Endothelin-2 signaling in the neural retina promotes the endothelial tip cell state and inhibits angiogenesis

Amir Rattner, Huimin Yu, John Williams, Philip M. Smallwood, Jeremy Nathans

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24 Scopus citations


Endothelin signaling is required for neural crest migration and homeostatic regulation of blood pressure. Here, we report that constitutièe oèerexpression of Endothelin-2 (Edn2) in the mouse retina perturbs èascular deèelopment by inhibiting endothelial cell migration across the retinal surface and subsequent endothelial cell inèasion into the retina. Deèeloping endothelial cells exist in one of two states: tip cells at the growing front and stalk cells in the èascular plexus behind the front. This dièision of endothelial cell states is one of the central organizing principles of angiogenesis. In the deèeloping retina, Edn2 oèerexpression leads to oèerproduction of endothelial tip cells by both morphologic and molecular criteria. Spatially localized oèerexpression of Edn2 produces a correspondingly localized endothelial response. Edn2 oèerexpression in the early embryo inhibits èascular deèelopment at midgestation, but Edn2 oèerexpression in deèeloping skin and brain has no discernible effect on èascular structure. Inhibition of retinal angiogenesis by Edn2 requires expression of Endothelin receptor A but not Endothelin receptor B in the neural retina. Taken together, these obserèations imply that the neural retina responds to Edn2 by synthesizing one or more factors that promote the endothelial tip cell state and inhibit angiogenesis. The response to Edn2 is sufficiently potent that it oèerrides the actièities of other homeostatic regulators of angiogenesis, such as Èegf.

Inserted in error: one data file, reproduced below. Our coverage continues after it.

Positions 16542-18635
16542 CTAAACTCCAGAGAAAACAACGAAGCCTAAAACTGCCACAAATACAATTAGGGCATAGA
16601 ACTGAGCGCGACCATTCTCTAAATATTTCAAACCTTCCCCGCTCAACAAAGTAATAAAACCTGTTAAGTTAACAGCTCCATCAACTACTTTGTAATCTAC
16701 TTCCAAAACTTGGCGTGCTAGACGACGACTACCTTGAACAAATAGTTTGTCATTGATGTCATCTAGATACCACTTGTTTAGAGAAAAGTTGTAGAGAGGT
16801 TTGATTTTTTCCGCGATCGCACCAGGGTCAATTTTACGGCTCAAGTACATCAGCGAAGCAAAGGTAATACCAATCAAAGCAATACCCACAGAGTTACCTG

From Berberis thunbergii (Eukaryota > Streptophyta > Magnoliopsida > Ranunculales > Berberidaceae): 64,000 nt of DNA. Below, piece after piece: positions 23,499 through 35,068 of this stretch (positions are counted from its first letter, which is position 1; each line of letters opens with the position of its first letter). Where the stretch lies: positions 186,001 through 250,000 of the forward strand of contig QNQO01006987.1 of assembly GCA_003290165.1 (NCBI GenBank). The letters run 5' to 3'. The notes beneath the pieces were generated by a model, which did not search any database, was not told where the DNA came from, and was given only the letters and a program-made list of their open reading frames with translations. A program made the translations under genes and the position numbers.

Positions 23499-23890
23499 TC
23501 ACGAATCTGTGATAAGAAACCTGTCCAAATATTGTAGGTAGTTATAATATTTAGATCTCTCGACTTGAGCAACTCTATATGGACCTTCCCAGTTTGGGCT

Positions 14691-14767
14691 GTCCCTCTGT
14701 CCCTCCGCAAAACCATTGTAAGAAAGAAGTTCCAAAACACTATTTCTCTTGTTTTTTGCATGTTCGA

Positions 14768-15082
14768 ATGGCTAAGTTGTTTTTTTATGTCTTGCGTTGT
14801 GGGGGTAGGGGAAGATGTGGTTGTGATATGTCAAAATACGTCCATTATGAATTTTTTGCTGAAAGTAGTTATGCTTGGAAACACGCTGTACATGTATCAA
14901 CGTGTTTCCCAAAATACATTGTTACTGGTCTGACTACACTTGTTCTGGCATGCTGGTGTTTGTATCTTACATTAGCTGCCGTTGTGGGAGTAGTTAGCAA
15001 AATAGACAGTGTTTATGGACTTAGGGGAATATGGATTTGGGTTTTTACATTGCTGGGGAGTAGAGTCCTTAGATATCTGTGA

Original languageEnglish (US)
Pages (from-to)E3830-E3839
JournalProceedings of the National Academy of Sciences of the United States of America
Issue number40
StatePublished - Oct 1 2013

ASJC Scopus subject areas

  • General


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